Line-of-sight from 23' - 25' high (or masthead height?) is approx. 6nm....line-of-sight from 7' - 8' high is approx. 3.5nm - 4nm....and, of course your typical handheld "range" is going to be one of these numbers added to the line-of-sight of the other boat's / other station's antennas, plus about 5% to 10%...., who/where are you trying to communicate with? And, can you install a fixed-mount VHF radio? (which, even if using a low-mounted / rail-mounted antenna, will be MUCH better than your handheld VHF radio)

Whatever antenna you can manage to get up higher will be your best option.
Although, Jammer is're not going to be able to notice the difference between a "3db" vs. a "6db" anything is going to be better than a rubber-ducky! :)

Although, using the desires/criteria you write, and the boat you have....using a handheld with the rubber-ducky is a darn good choice! :)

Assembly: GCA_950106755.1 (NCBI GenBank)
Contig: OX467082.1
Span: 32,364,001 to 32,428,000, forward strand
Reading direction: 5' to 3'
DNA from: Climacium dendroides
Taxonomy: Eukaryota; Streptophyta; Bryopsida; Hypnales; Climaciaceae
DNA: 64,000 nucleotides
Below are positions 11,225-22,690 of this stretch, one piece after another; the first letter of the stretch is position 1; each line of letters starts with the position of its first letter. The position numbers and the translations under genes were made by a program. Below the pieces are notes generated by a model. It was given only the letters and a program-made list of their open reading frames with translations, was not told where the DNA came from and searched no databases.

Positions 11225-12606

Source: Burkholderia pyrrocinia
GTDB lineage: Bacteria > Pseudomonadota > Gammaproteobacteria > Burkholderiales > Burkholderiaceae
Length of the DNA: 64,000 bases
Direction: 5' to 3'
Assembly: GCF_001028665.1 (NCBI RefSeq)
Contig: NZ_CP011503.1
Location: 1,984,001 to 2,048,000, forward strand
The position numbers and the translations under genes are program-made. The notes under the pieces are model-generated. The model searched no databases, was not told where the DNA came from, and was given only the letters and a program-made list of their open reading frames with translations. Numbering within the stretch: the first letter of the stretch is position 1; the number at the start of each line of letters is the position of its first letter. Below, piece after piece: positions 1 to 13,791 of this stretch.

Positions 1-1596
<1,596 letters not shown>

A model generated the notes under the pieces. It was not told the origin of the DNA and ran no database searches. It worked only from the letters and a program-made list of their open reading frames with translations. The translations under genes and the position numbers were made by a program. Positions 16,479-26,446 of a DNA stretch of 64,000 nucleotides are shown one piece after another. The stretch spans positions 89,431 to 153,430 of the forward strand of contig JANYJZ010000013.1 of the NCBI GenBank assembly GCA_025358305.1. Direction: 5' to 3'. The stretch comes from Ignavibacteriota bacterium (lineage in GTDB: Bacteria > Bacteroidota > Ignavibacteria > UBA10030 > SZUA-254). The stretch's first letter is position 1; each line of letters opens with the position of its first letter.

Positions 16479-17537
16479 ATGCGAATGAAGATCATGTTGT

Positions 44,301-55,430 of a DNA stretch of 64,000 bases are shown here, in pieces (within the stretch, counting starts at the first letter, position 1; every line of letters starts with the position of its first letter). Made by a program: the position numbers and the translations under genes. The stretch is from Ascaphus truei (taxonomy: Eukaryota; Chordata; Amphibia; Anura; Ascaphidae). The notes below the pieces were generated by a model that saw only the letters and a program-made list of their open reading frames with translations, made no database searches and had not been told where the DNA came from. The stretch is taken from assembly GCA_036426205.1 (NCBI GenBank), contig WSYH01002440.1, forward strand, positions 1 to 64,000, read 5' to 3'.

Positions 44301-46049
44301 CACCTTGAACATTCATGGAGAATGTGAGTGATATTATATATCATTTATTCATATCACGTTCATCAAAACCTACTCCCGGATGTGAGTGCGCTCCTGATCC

3) But, you asked about external antennas.....and, while we all know that a masthead mounting would be best.....I understand that you do not want to mount an antenna at your, okay then, most sailors would be better off getting an antenna mast extension and mounting a good quality antenna on that, securing this antenna system to your rail/pushpit, etc., as high up as you practically can manage, all the while keeping it secure and out-of-the-way of your running rigging, docklines, etc...

But, on your boat, I think the boom extends aft of the stern a bit?? And, hence your boom is going to hit any antenna / antenna mast you mount there...